Here's the second of two posts I'd like to share with you about making the leap from the corporate Rat Race to the creative life, as told to a radio-host and friend of mine...
MJK: A bit of background on this struggle was that my father lost his business when I was about 10 years old. My parents had to declare bankruptcy, we lost our home, my father began to drink, my parents split up, and it all got very bad for a long time. So, to me, losing one’s livelihood and income was the worst thing that could happen. I was absolutely petrified at the prospect of not having a job or revenue stream. And yet, I recognized that as a prison in and of itself.
And I began to wonder what would happen if I left my job, we lived on my husband’s salary alone, and I stayed home to focus on my own fiber art and make quilts for people.
FR: Tell us a little more about this embryonic idea of yours, where it came from and why it appealed to you?
MJK: That was the other part of the puzzle. About 20 years ago, I started developing techniques that allowed me to make quilts that look like faceted diamonds. Working on them brought me the greatest joy. People who saw them loved them and told me I needed to do more. I also had started making memory quilts for people out of their special clothes and t-shirts.
I really enjoyed this work because it brought such joy to my clients. They’d actually cry when I presented their quilts to them. Believe me, no Vice President of HR ever burst into tears when I presented a finished project to her at my old job.
I truly believe that regret is a terrible thing and should be avoided at all costs. I didn’t want to be 80 years old, saying, “You know, I really should have done something with those diamonds…” So the desire to pursue my passion grew and grew. When I realized that our passions are really given to us by Spirit as a means of Self-expression – that we must follow those passions to live a fulfilling life – then the fear started to fall away and was replaced by this feeling of trust. Trusting that, even if I didn’t have a plan and know how everything was going to turn out, things would be OK.
FR: How did you create some sort of safe harbor for yourself in this highly uncertain, unstable period? Where did you find support? (Or did you?) Books? Friends? Partner? Other?
MJK: I know that I’m very, very lucky to be in a partnership with someone who supports my dreams and passion. My husband Joe has always supported me. We’re a team. Not everyone has that. And the risk is much greater for someone who doesn’t have the safe haven I do.
However, it was still scary and risky to go from two incomes to one. And also emotionally risky to go from being someone whose image was bound up in her career advancement to someone who does her own thing without all that external reward.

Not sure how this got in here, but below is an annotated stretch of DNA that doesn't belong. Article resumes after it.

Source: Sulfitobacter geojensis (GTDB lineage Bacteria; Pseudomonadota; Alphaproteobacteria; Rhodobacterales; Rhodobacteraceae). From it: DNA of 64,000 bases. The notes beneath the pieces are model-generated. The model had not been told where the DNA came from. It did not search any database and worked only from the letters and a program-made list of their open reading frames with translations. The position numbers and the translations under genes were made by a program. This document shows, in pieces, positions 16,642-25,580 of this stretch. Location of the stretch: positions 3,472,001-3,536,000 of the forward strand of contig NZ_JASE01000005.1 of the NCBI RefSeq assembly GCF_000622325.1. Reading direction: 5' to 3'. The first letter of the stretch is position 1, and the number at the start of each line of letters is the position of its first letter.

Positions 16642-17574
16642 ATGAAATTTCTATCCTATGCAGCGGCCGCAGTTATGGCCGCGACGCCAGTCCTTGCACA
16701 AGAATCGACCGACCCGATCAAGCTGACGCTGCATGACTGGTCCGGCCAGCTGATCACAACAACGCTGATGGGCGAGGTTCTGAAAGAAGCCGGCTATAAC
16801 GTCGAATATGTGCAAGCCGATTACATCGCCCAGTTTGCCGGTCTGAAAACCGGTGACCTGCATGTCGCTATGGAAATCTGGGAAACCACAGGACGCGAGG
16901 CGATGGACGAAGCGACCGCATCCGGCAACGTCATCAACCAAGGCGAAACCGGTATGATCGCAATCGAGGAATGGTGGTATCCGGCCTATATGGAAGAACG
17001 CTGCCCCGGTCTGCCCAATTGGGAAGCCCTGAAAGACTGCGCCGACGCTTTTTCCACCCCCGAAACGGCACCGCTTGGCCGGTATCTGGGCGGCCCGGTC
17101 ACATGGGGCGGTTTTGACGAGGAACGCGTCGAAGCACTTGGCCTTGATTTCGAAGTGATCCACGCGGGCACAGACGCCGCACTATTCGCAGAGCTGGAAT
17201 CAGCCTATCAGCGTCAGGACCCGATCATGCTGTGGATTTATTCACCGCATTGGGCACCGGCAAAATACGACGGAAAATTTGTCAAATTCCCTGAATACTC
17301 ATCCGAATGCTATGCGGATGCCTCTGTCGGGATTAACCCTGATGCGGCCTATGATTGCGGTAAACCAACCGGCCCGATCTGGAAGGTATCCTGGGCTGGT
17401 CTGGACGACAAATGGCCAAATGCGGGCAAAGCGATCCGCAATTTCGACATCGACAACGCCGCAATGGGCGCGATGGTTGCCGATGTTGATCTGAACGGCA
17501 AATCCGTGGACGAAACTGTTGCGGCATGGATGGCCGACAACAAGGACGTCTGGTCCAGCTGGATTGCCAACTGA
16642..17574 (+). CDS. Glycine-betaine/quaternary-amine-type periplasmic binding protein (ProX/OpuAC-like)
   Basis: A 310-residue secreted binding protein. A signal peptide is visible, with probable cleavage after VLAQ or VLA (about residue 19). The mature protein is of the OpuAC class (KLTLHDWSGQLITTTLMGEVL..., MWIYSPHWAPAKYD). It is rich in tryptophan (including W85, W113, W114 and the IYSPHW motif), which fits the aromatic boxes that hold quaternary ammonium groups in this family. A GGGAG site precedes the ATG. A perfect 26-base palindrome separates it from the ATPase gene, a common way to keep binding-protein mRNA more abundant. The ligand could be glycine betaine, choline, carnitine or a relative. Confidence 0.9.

And difficult to deal with the feelings of being completely selfish, not “pulling my weight” in the partnership, not “accomplishing” anything with my life.
FR: Tell me how you prepared yourself to take this gigantic leap of faith.
MJK: I paid down some debts and spread the word among my previous clients that I was going to do this…and then I just did it. It was a big leap.
FR: How did it feel the day you quit your job? Did you shout for joy or did you have mixed feelings? Regrets?
MJK: Absolutely exhilarated. Feelings of unbelievable freedom and joy. After I left the old job, I had nightmares about being back at work and thinking, “This is wrong. I’m not supposed to be here!” That was validation.
FR: As you embarked on this new path, did things go according to plan? Were there unexpected twists and turns in the road?
MJK: Well, there really isn’t a plan. I’m saying YES to things that appear before me. Experimenting and exploring. You really can’t have a plan if it’s a true exploration, right? I'm creating lots of new work, writing a book about the diamonds, and preparing to do some teaching. It's been wonderful, too, to have galleries show interest in my work and book exhibits.
FR: Looking back, what were some decisions made, steps taken, advice given that stand out in your mind which significantly affected where you are today?
MJK: Listen to your gut, your intuition. We have that inner voice for a reason, for direction.
Choose joy. That’s why we’re here. We’re not here to suffer and sacrifice. That’s a total con job. We’re here to thrive and to enjoy life.
Only you can change, don’t expect anything or anyone else to change. Learn to live within it or not.
Change won’t kill you. Fear will. You can actually stress, worry, and anger yourself to death. It’s a horrible way to live and to die.
FR: Where do things stand now in your business, and what are your plans for the future?
MJK: I’m building a business. I’m having fun. Meeting great new people. Enjoying the freedom and the ability to be myself and do what I want. To me, that’s a kind of abundance that far exceeds a lousy job with a big paycheck.
FR: What are some of the lessons you learned along the way, and what would you say to someone out there who feels stuck in a non-fulfilling job?
MJK: The things I mentioned a few minutes ago…listening to your feelings and intuition. Choosing joy. Eradicating fear from your life. Feeling stuck is a self-imposed prison of the mind. The mind is the most powerful tool for change you have. No one has the answers except you. You know what’s right for you. Trust your Higher Self.
(End of Interview)